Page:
When I imagined all the ways my poker weekend in Berlin could go, there was one possibility I did not really think about…
During the second hour of today’s play in the EPT and all its many side events, there was a loud commotion just outside the room. The nature of a poker player dictates that everybody stopped for half a second, thought little of it, and carried on, nothing more than a little perturbed to have had their game interrupted. However, half a minute later, that commotion repeated itself a whole lot more intensely, and it started to become apparent that it involved more than just a cruel bad beat.
No one really knew what was going on at the time, but as soon as someone shouted “Waffen!” (guns), a worried atmosphere turned into a panicked one. Everybody scrambled, and started diving under tables. Chips flew all over the place; I whacked my head, and a few people came off pretty badly from the crush, though ultimately nobody was too badly hurt.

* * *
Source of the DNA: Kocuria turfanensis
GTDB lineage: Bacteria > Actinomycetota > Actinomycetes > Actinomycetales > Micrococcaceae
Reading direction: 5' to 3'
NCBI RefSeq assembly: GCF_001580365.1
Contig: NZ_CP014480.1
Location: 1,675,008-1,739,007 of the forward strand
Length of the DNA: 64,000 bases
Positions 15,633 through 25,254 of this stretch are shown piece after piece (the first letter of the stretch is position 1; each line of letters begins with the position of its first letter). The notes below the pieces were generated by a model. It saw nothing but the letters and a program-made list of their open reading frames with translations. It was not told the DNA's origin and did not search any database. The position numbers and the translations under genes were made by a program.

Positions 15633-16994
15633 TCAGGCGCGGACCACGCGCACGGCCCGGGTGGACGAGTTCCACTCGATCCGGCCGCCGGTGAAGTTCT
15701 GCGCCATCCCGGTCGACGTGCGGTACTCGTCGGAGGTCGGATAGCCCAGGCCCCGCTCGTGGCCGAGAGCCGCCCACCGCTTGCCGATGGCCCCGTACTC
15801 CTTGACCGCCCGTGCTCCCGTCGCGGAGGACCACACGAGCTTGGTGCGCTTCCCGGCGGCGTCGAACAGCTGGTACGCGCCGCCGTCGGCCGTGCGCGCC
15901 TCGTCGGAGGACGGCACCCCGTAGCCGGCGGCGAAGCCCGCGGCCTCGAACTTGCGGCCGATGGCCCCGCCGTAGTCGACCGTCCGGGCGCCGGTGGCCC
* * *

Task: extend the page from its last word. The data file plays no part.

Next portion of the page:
For a while, most people cowered under the tables, with little idea what was going on, and absolutely no idea what they should do next. Most of my rational brain was telling me “this is fine, they have no reason to hurt anyone,” but in the kind of situation you never expect to be in, I don’t mind admitting I was pretty scared, and still feeling shaken up a little while after.
After a minute, people started crawling for the exits, and I was massively relieved to stumble upon a fire exit, and get outside to safety. No one really knew for a long time what had happened, but the story is emerging that the robbers had initially made off with a bounty of 800,000 Euros, but were intercepted for most of that by a heroic (maybe over heroic?) hotel doorman.